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Soldier rampage hints at stress of repeated deployments

Sgt. John Russell was charged with murder Tuesday. He was finishing his third tour in Iraq.

By Gordon LuboldStaff writer of The Christian Science Monitor / May 13, 2009

Wilburn Russell wipes his eyes after talking to reporters on May 12, 2009. Russell's son is accused of killing five fellow troops at their base in Iraq.

LM Otero/AP



Military police on Tuesday charged Sgt. John Russell, a soldier on a 15-month tour to Iraq – his third deployment to the country – with murder in the shooting deaths of five soldiers at an American base.

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Details about Sergeant Russell are beginning to emerge. In an interview with a local television station in Sherman, Texas, Russell's father said his son was facing financial difficulty and feared he was about to be discharged from the Army. The case has focused further attention on the effect that multiple, extended deployments are having on soldiers.

Fifteen-month tours and repeated deployments are increasing the rate of suicide, divorce, and psychological problems, according to Pentagon data. The shootings at Camp Liberty in Iraq speak to the need "to redouble our efforts ... in terms of dealing with the stress," said Adm. Mike Mullen, chairman of the Joint Chiefs of Staff, in a Pentagon press conference Monday.

Defense Secretary Robert Gates is requesting to "institutionalize and properly fund" programs to help wounded troops, including those with psychological disorders. Roughly 300,000 veterans have been diagnosed with some form of post-traumatic stress disorder.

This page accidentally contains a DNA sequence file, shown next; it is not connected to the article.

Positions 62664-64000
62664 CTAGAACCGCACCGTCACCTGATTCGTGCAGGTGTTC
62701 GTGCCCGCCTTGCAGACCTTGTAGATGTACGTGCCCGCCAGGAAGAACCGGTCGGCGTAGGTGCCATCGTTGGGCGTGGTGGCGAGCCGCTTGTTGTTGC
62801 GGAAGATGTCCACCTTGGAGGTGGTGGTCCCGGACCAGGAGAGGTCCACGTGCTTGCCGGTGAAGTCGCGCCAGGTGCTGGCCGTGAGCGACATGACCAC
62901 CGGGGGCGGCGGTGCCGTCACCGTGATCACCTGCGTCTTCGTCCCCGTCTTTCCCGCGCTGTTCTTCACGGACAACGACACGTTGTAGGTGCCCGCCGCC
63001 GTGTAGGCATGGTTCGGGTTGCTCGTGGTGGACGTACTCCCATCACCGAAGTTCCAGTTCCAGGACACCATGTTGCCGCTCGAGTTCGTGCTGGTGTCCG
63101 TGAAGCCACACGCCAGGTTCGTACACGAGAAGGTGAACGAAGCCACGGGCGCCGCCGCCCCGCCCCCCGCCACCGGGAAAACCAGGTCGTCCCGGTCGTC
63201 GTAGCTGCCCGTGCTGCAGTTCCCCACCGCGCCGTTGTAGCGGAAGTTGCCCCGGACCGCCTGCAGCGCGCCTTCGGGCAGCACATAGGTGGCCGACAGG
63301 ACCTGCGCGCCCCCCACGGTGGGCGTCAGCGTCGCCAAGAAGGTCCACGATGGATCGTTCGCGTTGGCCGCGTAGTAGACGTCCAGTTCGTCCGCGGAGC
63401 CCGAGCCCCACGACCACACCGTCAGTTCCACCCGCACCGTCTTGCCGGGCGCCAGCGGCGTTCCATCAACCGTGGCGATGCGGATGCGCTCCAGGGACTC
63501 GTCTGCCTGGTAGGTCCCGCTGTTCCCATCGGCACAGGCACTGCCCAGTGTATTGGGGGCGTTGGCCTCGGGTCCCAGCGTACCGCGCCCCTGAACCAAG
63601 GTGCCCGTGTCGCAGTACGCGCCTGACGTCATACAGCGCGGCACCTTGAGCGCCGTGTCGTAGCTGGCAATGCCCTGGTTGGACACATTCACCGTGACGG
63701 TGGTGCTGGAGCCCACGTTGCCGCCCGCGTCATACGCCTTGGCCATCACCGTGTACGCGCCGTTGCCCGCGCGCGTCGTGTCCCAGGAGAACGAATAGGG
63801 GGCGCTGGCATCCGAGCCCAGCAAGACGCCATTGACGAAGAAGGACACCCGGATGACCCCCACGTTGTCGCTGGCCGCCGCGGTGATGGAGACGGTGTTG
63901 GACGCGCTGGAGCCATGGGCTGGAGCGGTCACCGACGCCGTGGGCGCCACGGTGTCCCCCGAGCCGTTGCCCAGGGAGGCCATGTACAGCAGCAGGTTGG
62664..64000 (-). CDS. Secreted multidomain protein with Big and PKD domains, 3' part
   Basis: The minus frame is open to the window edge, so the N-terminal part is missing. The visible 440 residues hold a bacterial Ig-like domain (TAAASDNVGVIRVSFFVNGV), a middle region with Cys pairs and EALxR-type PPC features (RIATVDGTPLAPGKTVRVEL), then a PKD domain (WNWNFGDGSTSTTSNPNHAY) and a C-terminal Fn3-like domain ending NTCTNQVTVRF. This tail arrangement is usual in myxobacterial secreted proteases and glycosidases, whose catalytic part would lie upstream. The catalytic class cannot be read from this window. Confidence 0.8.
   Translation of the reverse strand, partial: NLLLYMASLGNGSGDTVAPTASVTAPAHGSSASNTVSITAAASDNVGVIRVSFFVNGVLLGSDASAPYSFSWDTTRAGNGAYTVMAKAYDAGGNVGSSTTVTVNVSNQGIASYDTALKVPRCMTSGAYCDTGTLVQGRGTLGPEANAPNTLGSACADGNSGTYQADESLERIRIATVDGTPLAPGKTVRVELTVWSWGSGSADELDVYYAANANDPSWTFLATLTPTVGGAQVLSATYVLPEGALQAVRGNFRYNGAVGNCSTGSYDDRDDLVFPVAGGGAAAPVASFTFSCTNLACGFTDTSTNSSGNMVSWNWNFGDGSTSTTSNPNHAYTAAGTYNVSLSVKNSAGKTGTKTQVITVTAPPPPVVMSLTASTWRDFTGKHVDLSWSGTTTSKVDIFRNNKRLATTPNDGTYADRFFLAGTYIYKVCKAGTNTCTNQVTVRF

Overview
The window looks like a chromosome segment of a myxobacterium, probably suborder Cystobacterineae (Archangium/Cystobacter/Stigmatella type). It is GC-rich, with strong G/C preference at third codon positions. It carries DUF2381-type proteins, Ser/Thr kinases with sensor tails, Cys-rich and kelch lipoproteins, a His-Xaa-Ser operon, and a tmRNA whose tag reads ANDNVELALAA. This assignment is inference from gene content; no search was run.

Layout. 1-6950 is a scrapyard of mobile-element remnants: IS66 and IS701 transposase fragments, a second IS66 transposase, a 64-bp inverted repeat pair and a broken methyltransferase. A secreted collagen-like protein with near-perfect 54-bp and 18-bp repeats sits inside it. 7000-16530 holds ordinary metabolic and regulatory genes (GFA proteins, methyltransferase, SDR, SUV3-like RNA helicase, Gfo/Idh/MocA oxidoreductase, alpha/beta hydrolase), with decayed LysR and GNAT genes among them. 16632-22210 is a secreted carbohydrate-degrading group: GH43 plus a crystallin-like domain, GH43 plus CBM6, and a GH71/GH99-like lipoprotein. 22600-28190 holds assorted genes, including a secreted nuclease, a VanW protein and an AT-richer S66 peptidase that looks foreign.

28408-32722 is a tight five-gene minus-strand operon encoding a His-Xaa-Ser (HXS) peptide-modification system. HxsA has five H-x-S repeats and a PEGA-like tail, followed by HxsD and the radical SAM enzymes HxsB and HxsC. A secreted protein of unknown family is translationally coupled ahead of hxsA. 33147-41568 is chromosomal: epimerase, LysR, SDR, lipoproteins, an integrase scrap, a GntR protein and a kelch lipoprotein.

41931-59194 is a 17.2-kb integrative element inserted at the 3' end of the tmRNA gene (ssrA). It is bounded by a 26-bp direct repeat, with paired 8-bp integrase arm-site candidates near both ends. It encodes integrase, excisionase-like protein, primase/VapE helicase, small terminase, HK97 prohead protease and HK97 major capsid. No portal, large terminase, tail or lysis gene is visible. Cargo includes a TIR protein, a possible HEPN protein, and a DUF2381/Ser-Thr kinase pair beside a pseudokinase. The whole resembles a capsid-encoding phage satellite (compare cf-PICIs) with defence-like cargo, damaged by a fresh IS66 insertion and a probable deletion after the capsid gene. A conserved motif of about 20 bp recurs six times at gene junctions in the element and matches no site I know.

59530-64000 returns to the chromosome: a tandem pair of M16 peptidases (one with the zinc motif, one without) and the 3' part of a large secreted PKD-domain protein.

But a main source of the problem – the repeated, extended deployments – will probably continue. President Obama is drawing troops down in Iraq, but he is also sending more to Afghanistan, minimizing the impact that the drawdown from Iraq will have on the health of the force.

The US military command launched an investigation Tuesday into whether it offers adequate mental-health care to its soldiers. Russell's father said his son, who joined the Army in 1994, felt alienated at the stress center.

"They didn't tell him they were there for his benefit – [that] they were there as a friend to him to find out if he had any psychological problems as a result of his third tour of duty," the father, Wilburn Russell, told the local news station.

In Baghdad, Maj. Gen. David Perkins told reporters that Russell, a communications specialist assigned to the 54th Engineer Battalion from Bamberg, Germany, was sent to the mental-health clinic by his superiors, presumably because of concern over his emotional state.